Rain turned pool orange !!!!

ttomp

Member
Jul 22, 2010
20
Gonzales, LA
I just filled it the other day (well water) and when I added chlorine it turned orange so I added a metal sequestrant. That cleared it up so yesterday I shocked it with bleach and it was fine late yesterday evening. We got a big rain today and it turned it orange again. Does rain have metals in it or do I have something else going on? What do I do now?

Cl2 10ppm
pH 7.4
TA 110
CYA 20 (stabilizer dissolving now in pool)
 

duraleigh

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Apr 1, 2007
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Add more sequestrant. The rain apparently changed the pH just enough to allow the metal to precipitate.....very unusual....How much rain did you have?
 

ttomp

Member
Jul 22, 2010
20
Gonzales, LA
Just by guessing I would say 2-3 inches between last night and today. Raised my pool level about 4 inches til it was overflowing through the skimmer.
 

Bama Rambler

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Jun 22, 2009
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SouthWest Alabama
I think there was a couple things that happened here. One you added sequestrant a week ago. You then shocked the pool, THEN it rained. High chlorine levels will precipitate out iron and it has been long enough that you were close to needing a maintenence dose of sequestrant again, then the rain diluted the sequestrant dose a bit more and probably raised the pH as Dave said, and voila, it turned orange.

I wrote all that just to agree with Dave "Add more sequestrant"! us Daves got to stick together.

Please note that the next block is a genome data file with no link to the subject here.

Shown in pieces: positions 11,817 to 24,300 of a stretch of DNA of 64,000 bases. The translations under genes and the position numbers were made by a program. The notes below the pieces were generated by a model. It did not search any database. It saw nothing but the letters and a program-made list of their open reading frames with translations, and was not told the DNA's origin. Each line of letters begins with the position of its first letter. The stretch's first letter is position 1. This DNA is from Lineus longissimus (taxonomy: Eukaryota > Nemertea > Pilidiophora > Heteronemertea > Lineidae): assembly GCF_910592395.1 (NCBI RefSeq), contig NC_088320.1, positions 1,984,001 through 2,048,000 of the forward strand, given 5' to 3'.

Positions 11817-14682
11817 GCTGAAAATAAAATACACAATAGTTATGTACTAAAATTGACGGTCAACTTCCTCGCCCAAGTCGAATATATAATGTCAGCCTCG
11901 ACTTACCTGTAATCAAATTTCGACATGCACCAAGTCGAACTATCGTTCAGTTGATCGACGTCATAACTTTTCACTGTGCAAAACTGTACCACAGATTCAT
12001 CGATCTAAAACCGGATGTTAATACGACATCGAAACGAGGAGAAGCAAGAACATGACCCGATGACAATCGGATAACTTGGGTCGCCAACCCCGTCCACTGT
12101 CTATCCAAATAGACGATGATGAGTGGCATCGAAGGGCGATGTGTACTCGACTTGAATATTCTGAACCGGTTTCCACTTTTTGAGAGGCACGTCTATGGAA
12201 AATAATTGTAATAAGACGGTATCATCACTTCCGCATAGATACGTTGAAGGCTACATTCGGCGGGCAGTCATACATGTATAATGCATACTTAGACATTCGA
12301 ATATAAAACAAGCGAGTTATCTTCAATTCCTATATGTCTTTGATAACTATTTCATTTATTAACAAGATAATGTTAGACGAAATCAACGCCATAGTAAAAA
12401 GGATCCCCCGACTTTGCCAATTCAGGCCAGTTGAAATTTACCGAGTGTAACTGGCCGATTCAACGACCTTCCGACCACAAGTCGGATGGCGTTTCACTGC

DWSPool

LifeTime Supporter
May 21, 2010
84
Southern Indiana
I think the idea of iron precipitating out after a pH change is sound, except for the fact that rainwater is slightly to moderately acidic; normally in the 5 to 6 range due to dissolved carbon dioxide (carbonic acid), but could be more acidic near urban areas due to air pollutants. I don't have any other bright ideas, but I thought I would throw a wrench into the works here - sorry :?
 

DWSPool

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May 21, 2010
84
Southern Indiana
:idea: How about temperature change? Cooler temperature rainwater - decreases iron solubility, iron precipitates, orange water. Or, increase in oxygen level, leading to ferric iron (tri-valent) as opposed to ferrous iron, the more soluble form.
 

JohnT

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Apr 4, 2007
9,475
SW Indiana
DWSPool said:
I think the idea of iron precipitating out after a pH change is sound, except for the fact that rainwater is slightly to moderately acidic; normally in the 5 to 6 range due to dissolved carbon dioxide (carbonic acid), but could be more acidic near urban areas due to air pollutants. I don't have any other bright ideas, but I thought I would throw a wrench into the works here - sorry :?
Rain always raises my pH. It may be mechanical and due to the aeration from the raindrops hitting the water in the pool, but inevitably I have to add acid after a heavy rain.
 

ttomp

Member
Jul 22, 2010
20
Gonzales, LA
I did add sequestrant yesterday evening cause I didn't want to wait to long so I just did it. It looks better this morning but I still need some more. I didnt want to over do it. I just wanted to make sure that it was possible for the rain to cause this and not something else. Once again Thanks !!!!!
 

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